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Old 03-08-2018, 11:26 PM
 
Location: East of the Mississippi and South of Bluegrass
4,099 posts, read 3,388,567 times
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Quote:
Originally Posted by Ulsterman View Post
Didn't know the Scotch-Irish were for slavery...interesting. A mother's goodbye to her son on the Eagles Wing show. Best on full size as its rather small.
I have a feeling that the statement Scotch-Irish planters and the English Colonists surely refers to men of means and wealth as opposed to the average man who came to America for all the reasons that have been mentioned previously...to escape poverty, religious persecution, and English rule.

The article below (very lengthy) supports the fact that they were against slavery and wanted it abolished.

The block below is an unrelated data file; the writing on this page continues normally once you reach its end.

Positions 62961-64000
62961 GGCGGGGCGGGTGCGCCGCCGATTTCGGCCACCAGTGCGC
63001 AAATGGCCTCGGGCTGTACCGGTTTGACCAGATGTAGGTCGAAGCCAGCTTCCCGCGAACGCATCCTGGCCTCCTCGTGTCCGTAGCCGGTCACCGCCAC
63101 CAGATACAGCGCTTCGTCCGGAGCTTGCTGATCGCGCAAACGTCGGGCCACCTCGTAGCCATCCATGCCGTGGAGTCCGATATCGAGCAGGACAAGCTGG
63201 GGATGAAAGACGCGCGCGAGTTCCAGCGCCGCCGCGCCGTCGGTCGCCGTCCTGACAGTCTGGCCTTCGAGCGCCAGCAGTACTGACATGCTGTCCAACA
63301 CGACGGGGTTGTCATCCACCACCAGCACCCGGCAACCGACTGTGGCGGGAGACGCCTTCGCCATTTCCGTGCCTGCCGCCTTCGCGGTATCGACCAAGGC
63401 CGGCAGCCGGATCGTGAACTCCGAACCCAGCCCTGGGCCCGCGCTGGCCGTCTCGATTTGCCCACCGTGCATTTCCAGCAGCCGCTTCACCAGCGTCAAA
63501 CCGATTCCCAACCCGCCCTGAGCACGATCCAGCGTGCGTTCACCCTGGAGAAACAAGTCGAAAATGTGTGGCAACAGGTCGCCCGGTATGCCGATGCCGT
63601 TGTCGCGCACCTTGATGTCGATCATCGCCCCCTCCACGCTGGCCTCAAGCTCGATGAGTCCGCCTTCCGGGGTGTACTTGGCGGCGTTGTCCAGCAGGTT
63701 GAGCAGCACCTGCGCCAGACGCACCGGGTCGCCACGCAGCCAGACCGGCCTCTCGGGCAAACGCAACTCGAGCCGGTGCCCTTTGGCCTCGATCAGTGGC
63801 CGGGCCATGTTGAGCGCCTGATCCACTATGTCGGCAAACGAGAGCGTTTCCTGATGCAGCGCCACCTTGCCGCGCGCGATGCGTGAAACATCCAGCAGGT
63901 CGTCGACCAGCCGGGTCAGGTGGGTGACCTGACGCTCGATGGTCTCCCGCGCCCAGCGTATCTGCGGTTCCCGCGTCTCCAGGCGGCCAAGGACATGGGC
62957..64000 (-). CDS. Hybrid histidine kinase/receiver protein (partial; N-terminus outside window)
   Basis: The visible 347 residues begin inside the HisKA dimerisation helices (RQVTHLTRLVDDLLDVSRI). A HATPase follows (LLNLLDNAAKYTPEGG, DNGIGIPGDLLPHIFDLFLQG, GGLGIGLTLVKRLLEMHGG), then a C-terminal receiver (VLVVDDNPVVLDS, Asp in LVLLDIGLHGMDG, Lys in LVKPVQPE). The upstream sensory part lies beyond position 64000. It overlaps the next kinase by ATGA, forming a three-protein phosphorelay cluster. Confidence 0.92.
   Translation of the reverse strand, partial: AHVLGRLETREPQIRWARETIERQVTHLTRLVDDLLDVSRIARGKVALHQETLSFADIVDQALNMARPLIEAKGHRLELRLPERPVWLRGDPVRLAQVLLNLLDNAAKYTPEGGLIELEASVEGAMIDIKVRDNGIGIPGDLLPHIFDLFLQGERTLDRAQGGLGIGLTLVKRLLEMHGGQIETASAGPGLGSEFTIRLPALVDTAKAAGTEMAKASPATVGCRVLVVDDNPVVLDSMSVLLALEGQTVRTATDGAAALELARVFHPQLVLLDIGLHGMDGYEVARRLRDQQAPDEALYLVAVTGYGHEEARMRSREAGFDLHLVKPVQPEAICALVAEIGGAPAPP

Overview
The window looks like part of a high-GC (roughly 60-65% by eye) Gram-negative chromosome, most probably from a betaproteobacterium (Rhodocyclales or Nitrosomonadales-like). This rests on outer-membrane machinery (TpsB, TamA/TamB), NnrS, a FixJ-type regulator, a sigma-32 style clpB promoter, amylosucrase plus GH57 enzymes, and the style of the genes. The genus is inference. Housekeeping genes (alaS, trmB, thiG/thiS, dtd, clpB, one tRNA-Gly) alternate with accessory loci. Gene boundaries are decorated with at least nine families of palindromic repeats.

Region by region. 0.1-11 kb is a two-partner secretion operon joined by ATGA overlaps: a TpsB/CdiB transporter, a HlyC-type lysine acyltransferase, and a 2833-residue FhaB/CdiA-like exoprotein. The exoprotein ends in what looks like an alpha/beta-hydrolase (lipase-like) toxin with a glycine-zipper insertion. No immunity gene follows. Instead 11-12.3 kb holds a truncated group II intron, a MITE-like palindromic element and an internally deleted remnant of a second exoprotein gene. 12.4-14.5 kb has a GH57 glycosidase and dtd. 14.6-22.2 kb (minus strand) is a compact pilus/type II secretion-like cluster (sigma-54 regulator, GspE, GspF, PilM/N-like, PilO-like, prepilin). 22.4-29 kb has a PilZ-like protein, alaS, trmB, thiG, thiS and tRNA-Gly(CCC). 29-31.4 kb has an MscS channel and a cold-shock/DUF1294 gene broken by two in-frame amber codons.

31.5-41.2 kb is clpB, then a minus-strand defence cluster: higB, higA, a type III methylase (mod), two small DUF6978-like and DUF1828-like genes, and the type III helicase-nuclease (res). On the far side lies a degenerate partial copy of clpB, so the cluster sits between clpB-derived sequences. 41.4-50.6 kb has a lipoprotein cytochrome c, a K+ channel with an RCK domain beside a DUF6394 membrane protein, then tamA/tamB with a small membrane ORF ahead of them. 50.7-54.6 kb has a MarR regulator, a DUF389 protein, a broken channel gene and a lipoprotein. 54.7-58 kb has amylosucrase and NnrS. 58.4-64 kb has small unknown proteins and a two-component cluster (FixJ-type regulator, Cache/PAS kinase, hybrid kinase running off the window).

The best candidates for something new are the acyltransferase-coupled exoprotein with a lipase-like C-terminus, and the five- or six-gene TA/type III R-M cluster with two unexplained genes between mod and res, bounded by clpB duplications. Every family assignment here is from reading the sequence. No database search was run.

The Melting Pot: The ethnic group that blended

In Virginia also, the Scotch-Irish of the Shenandoah Valley strongly supported a constitution remarkable for its break with tradition—one that abolished quitrents, entails, primogeniture, and the slave trade, and guaranteed religious liberty. (It must be noted, however, that leadership for all these liberal measures came from Jefferson, Madison, and other English Virginians).

https://www.americanheritage.com/content/scotch-irish
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Old 03-09-2018, 11:16 AM
 
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Quote:
Originally Posted by HomeIsWhere... View Post
I have a feeling that the statement Scotch-Irish planters and the English Colonists surely refers to men of means and wealth as opposed to the average man who came to America for all the reasons that have been mentioned previously...to escape poverty, religious persecution, and English rule.

The article below (very lengthy) supports the fact that they were against slavery and wanted it abolished.